Update: Ashdown Forest Economic Development LLP applied for permission to appeal the decision of Mr Justice Sales.
On 17th March 2014, the Judge refused permission to allow an appeal on grounds that there is “no real prospect of success” and “no other compelling reason to grant permission.”
Click below to see the decision:
Original article (Feb 2014):
Attempts by a group of local landowners to quash Wealden’s key planning strategy and allow the building of more houses across the District have been thrown out of court.
A group of landowners, known as the Ashdown Forest Economic Development partnership, challenged the Core Strategy at the High Court, claiming the housing target of 9,440 was too low and the Council was being overly cautious in its protection of the environment.
Mr Justice Sales dismissed all of the four grounds of challenge, saying their claims as “speculative” and “misconceived”. The Judge has ordered Ashdown Forest Economic Development LLP to pay the defendants legal costs up to £35,000.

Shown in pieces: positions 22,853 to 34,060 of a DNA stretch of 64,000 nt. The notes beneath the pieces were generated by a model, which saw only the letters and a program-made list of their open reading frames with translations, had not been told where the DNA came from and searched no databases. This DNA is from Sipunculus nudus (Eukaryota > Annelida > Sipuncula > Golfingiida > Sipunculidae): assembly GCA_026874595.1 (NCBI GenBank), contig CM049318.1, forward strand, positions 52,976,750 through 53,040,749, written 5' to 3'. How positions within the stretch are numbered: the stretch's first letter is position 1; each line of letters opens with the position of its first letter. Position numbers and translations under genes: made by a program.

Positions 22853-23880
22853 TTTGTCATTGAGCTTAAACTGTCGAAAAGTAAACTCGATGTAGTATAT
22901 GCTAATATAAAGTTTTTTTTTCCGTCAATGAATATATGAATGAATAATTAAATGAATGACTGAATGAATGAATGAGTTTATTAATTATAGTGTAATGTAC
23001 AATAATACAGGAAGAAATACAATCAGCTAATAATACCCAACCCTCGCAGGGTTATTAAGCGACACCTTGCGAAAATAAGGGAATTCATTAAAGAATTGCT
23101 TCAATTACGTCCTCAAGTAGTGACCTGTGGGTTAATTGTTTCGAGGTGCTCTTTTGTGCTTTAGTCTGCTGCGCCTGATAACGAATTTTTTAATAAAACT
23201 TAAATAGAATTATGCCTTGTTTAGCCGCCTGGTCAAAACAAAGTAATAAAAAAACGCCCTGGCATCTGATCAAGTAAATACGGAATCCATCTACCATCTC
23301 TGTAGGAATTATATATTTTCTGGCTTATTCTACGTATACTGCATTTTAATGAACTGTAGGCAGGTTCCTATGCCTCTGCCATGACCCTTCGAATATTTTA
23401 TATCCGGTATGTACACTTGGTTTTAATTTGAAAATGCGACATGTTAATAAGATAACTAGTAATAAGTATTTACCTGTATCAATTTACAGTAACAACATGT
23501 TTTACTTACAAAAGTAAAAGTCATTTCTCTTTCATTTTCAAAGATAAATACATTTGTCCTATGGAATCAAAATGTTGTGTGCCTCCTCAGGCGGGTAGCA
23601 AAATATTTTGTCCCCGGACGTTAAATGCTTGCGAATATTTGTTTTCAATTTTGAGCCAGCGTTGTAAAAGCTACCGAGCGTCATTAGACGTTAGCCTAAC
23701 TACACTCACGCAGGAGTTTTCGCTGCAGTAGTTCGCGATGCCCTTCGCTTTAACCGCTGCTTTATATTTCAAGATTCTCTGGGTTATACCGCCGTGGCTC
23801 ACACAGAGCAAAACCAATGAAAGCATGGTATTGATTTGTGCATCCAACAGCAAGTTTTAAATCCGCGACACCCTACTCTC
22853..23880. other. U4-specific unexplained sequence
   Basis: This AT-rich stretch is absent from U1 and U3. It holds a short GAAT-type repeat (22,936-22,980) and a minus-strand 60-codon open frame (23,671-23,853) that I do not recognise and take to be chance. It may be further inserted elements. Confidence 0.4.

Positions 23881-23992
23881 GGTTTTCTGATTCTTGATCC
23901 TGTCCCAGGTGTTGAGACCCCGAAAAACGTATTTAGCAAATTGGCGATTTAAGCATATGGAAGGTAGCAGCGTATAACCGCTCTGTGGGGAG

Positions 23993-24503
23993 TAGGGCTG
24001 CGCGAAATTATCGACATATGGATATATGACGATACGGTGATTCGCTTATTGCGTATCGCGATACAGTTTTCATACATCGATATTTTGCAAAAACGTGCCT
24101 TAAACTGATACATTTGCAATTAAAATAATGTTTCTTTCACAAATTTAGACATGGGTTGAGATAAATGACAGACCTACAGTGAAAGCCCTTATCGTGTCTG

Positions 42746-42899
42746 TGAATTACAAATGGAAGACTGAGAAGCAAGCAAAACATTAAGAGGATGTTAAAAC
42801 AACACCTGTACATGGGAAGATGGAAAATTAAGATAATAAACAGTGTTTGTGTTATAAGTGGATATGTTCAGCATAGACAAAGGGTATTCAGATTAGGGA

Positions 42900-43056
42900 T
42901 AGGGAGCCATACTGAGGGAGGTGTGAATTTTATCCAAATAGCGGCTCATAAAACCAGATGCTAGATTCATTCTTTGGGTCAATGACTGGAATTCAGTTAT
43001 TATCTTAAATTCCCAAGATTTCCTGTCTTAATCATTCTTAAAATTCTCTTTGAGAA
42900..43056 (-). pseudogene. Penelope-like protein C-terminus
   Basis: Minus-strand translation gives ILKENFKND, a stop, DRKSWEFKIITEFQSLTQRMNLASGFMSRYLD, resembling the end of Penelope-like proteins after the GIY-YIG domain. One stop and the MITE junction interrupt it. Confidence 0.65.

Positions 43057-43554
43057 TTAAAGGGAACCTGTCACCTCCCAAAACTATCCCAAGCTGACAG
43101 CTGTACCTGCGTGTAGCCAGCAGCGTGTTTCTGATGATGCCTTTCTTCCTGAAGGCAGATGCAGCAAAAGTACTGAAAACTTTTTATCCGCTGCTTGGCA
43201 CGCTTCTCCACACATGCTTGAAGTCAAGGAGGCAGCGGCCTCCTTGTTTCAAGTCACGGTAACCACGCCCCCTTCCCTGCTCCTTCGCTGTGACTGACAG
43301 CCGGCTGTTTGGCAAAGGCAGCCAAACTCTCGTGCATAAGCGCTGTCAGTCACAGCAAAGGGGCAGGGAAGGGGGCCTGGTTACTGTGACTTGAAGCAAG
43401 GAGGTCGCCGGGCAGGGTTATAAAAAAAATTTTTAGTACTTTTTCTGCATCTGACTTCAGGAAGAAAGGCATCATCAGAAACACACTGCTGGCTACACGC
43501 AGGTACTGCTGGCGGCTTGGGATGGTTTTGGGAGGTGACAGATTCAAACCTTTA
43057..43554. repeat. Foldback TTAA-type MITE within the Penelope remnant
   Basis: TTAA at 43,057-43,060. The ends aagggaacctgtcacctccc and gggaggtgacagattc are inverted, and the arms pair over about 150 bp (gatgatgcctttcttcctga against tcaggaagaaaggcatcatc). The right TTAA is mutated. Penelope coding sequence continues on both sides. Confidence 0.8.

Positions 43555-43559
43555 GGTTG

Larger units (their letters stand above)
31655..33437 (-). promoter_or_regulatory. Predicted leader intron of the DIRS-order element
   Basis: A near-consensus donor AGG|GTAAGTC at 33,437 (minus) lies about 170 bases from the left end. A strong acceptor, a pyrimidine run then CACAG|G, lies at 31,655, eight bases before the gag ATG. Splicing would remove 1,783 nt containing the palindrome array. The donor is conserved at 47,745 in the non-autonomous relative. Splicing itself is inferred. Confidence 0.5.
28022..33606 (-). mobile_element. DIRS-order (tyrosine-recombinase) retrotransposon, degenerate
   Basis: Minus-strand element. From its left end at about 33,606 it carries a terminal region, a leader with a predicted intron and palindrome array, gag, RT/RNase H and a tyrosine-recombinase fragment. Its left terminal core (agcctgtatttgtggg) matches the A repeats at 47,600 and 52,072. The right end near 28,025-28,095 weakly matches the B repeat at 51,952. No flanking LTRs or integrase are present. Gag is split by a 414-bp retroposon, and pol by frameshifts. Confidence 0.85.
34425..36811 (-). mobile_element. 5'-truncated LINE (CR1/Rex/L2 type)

Councillor Ann Newton, responsible for planning and development, said:
This judgement confirms how open, transparent, and logical the Council has been in developing and adopting its Core Strategy. The findings of the Judge have supported this in every way. They are testament to the dedication and professionalism of our officers and members in striving to find an appropriate balance between supporting housing and economic growth whilst also protecting Wealden’s high quality environment which our residents value so much. We will continue to support growth that is in compliance with our Local Plan and which meets our duties under the Habitats Regulations.
The Judge agreed Wealden District Council had produced sufficient evidence to support the smaller housing target of 9,440. Originally 11,000 homes were to be built in Wealden, before the South East Plan was abolished by Eric Pickles, Minister for Communities and Local Government.
Mr Justice Sales, also dismissed claims that the Council had breached EU regulations by not considering alternatives to the 7km protection zone around the Ashdown Forest, as in his opinion the principled reasoning and evidence to justify the decision was clearly set out in the relevant environmental report.
The Judge heard evidence from both sides at a hearing which took place on 4 and 5 February. It had been anticipated that it would take months for an outcome to be announced. You can read the full judgement here, and see the previous article for more information.